If you asked any Vet that was there the water WAS blood soaked. Many men DIED that day fighting for OUR freedom. Some didn't even make it to the shore.

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Melody & Bern June 06 2014 at 8:58 AM

how dare he even shake hands with a TRUE veteran, shake hands with the 5 killers you released, your friends.

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niceguy71653 June 06 2014 at 9:03 AM

Hope all the vets wash their hands after touching him. I'm proud of them for not blowing chunks after listening to him. He should have taken his shill Susan Rice along so she could see what real heroes look like.

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1 reply
rbr7292414 niceguy71653 June 06 2014 at 10:55 AM

Are all of the above right wing, conservative, Ted Cruz devotee religious zealots?

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smiles41 June 06 2014 at 9:08 AM

Such hallowed ground. Such sacrifice. Such conviction. It is a powerfully moving place as is the American cemetery at Normandy. What seemed humanly impossible was achieved through sheer will and determination. America's GREATEST GENERATION scaled the heights on that beach with God's help and their individual strengths of character. Every American should travel to Omaha Beach, Normandy and the American Cemetery there, for it is truly a lesson in unselfish sacrifice and dedication to individual freedom. It truly defines THE American Character. God Bless ALL those who fought there, and especially those brave GIs who laid down their lives there. THANK YOU and may your devotion and service to this great land NEVER, EVER BE FORGOTTEN.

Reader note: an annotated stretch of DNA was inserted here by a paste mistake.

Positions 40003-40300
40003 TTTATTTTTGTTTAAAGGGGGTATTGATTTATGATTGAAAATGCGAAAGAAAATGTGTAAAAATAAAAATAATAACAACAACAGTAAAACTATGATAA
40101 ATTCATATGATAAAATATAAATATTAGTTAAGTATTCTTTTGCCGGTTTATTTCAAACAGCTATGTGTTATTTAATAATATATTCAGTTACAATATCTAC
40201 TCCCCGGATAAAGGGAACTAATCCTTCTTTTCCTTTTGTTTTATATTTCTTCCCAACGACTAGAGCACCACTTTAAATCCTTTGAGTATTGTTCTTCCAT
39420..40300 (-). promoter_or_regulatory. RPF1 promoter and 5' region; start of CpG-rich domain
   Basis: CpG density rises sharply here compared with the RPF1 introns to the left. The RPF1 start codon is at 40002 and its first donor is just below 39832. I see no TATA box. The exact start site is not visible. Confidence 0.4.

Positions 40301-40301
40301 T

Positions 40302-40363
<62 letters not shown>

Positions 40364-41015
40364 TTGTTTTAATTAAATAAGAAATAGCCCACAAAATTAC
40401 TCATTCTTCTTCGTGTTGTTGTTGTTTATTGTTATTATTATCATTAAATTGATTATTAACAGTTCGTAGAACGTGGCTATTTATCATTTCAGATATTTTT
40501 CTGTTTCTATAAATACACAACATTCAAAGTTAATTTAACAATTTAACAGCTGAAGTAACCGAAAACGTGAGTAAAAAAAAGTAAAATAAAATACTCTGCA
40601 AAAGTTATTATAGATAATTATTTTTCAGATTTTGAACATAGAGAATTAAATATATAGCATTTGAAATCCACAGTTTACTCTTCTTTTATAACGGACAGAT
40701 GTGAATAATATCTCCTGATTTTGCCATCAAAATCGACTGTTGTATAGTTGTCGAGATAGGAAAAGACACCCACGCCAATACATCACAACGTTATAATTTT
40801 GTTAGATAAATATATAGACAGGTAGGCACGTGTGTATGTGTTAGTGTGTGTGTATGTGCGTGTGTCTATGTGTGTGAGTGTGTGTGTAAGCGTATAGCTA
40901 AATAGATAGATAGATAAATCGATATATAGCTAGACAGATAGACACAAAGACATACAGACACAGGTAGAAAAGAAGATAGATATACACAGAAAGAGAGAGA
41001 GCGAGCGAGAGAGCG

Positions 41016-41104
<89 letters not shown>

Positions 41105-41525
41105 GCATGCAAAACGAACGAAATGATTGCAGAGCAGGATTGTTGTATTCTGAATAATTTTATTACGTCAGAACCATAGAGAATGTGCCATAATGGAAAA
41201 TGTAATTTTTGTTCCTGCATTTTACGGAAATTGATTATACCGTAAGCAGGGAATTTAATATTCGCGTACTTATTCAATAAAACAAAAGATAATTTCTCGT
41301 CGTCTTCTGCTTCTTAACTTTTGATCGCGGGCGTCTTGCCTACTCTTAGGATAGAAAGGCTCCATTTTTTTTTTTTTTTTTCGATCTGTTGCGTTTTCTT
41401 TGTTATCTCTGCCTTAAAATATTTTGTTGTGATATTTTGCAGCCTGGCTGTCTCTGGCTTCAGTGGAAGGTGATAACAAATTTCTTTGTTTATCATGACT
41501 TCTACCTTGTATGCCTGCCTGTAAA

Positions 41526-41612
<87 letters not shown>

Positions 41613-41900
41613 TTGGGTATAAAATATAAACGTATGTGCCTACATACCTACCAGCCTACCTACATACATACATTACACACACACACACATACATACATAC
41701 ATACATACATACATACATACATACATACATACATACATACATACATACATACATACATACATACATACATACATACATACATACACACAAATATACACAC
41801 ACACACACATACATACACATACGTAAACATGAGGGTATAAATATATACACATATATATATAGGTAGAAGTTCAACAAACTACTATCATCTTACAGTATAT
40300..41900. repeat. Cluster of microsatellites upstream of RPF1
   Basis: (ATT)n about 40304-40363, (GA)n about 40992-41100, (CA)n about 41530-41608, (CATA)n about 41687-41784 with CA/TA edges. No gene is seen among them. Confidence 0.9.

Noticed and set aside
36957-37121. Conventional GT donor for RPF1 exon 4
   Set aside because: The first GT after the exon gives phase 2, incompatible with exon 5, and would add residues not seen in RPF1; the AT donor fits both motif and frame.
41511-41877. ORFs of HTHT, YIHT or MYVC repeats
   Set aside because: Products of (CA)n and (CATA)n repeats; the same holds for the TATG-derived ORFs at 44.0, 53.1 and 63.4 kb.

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Tony N June 06 2014 at 9:03 AM

We should always remember the D-Day invasion of Normandy as a reminder of why we are still a free country. Those who died and those veterans who are attending the ceremonies today are all heroes.

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2 replies
scottee Tony N June 06 2014 at 10:39 AM

first, we are not free...if we are in debt.
those veterans who are attending the ceremonies today are all heroes. the politicians and their staff are the total opposite.

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Michael Tony N June 06 2014 at 10:46 AM

These vets are the reason that some of you can post such vile comments on this solemn day. You can hate the President tomorrow he'll still be here. Today give it a rest.

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summerctz June 06 2014 at 8:55 AM

Hey Susan Rice, this what men who served "with honor and distinction" really look like. Just an FYI....

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Melody & Bern June 06 2014 at 8:59 AM

mr photo-op, trying to look good, can't be done with rational thinking Americans.

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DAVIDW0153 June 06 2014 at 8:49 AM

he must not have his notes or telaprompter...good photo op tho..